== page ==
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Reflector wonders whether the UK government's business supremo can work his magic on European pharma and biotech.
At the end of January, Peter Mandelson also known, not always affectionately, as Mandy was locked in top-level talks with drug firms and biotech companies in a bid to rescue them from imminent demise. His engagement and enthusiasm offered an echo of his energetic championing of biotech in the job he was doing in Brussels, as European Commissioner for Trade, until only a few months ago.
The new salvage campaign is being mounted in the face of a global financial crisis, a closed window for the initial public offerings that have nurtured innovation for the last decade and more, and dwindling interest and even a loss of confidence among venture capital companies. The urgency has been underlined by a new report commissioned by the bioscience industry The Review and Refresh of Bioscience 2015 which sets out ambitious proposals in the shape of tax reform, cutbacks in red tape, and a technology-friendly approach to healthcare.
Mandelson, now Secretary of State for Business, Enterprise & Regulatory Reform (and a member of the UK House of Lords), was the key figure at a self-styled 'life sciences summit' in London on 27 January with supporting roles played by UK Prime Minister Gordon Brown and ministers responsible for finance, health and science. His reputation as an outspoken advocate of enterprise goes before him and pharmaceutical executives across Europe, as well as around the UK, are eagerly awaiting developments. What happens in the UK still one of the most enterprise-friendly countries in the EU, and still blessed with huge assets and potential in life sciences in general and pharmaceutical expertise in particular is significant for the industry across the entire European bloc.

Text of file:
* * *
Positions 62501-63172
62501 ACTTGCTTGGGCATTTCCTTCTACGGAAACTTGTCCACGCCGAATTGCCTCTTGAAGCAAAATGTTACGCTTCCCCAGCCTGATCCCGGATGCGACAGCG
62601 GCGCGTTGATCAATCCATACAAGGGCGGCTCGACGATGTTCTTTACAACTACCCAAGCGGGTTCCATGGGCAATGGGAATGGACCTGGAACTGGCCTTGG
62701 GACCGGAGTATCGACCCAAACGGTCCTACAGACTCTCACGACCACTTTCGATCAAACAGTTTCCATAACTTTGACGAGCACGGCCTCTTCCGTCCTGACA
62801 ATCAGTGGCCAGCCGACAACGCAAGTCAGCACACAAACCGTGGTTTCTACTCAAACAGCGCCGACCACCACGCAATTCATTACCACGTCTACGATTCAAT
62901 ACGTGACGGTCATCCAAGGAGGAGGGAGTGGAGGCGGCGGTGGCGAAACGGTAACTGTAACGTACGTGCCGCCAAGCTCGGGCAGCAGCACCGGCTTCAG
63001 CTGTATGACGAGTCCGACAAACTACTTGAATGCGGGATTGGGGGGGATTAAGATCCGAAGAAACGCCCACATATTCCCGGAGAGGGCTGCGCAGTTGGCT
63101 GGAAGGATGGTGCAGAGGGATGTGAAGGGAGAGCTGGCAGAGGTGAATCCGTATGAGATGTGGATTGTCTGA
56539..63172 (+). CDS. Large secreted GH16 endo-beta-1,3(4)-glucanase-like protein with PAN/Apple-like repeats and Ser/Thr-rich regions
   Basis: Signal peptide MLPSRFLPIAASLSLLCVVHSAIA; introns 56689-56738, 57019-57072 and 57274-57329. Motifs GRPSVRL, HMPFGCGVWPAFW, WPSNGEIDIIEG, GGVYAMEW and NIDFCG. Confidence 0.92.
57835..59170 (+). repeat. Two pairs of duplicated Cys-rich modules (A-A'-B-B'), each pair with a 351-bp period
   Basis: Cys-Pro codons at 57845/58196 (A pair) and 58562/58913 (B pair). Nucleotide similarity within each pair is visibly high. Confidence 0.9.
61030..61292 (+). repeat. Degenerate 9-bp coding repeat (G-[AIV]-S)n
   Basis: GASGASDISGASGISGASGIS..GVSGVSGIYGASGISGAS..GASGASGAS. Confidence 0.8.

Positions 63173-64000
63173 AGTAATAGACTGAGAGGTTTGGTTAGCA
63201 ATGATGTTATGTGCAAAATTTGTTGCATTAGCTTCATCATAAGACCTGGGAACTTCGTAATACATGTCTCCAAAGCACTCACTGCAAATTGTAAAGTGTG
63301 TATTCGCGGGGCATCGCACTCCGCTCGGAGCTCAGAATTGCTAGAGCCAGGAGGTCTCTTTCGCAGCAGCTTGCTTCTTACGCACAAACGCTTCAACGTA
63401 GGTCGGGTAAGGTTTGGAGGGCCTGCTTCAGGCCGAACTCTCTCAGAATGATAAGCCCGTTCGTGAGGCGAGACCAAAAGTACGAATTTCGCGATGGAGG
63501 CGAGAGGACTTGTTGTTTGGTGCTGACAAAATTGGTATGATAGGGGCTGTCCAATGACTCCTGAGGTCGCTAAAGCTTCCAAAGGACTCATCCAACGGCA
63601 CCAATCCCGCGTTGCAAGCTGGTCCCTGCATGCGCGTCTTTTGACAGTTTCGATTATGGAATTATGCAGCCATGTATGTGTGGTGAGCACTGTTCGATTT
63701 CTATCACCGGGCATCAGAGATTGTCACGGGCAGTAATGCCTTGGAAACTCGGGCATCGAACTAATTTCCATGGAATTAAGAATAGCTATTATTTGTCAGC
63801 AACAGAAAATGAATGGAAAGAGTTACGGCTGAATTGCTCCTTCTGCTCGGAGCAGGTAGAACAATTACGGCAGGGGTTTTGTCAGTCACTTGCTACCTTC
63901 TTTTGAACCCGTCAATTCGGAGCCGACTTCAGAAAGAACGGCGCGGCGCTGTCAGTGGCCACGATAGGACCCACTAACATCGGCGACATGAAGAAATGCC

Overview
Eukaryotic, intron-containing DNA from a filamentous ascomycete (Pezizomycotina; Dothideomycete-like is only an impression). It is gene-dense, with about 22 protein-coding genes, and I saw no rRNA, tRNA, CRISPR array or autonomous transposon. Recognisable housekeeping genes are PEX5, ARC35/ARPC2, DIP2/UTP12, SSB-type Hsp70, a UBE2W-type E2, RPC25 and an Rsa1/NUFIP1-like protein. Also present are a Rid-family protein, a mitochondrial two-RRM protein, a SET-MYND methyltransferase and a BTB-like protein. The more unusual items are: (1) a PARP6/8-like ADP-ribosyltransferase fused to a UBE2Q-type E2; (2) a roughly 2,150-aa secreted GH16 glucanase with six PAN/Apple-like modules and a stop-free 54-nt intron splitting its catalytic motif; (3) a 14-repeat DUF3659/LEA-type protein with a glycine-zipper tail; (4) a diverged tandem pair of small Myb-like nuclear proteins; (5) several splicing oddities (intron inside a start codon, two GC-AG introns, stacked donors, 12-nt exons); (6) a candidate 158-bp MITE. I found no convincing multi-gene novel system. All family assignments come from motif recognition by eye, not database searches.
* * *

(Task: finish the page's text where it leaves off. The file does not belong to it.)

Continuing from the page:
The question in everyone's mind, however, is whether Mandy's gift for controversy and for putting his finger on problems is matched by an ability to deliver results. Eighteen months ago he surprised even shocked many of his European Commission colleagues by coming out unambiguously in favour of removing some of the many barriers to biotechnology development. His clarion call for science to take the place of politics in regulatory decisions was greeted with delight by European pharmaceutical industry executives.
But this month, as Mandy was meeting UK drug chiefs in London, the European biotech industry association in Brussels was issuing yet another call for European recognition of the neglected merits of biotechnology. Mandy's words were strong, but the effects have been so far, at any rate weak. Sceptics also remember how tough Mandy talked in the run-up to critical world trade talks and how total the failure was in the end. Not entirely Mandelson's fault, of course, but the contrast between words and deeds was notable throughout his term as a Commissioner in Brussels.
So Mandy now has another chance to win an unstained reputation as a defender of pharmaceutical enterprise and innovation and European pharmaceutical executives will be even more relieved if he pulls it off than Mandy himself will be.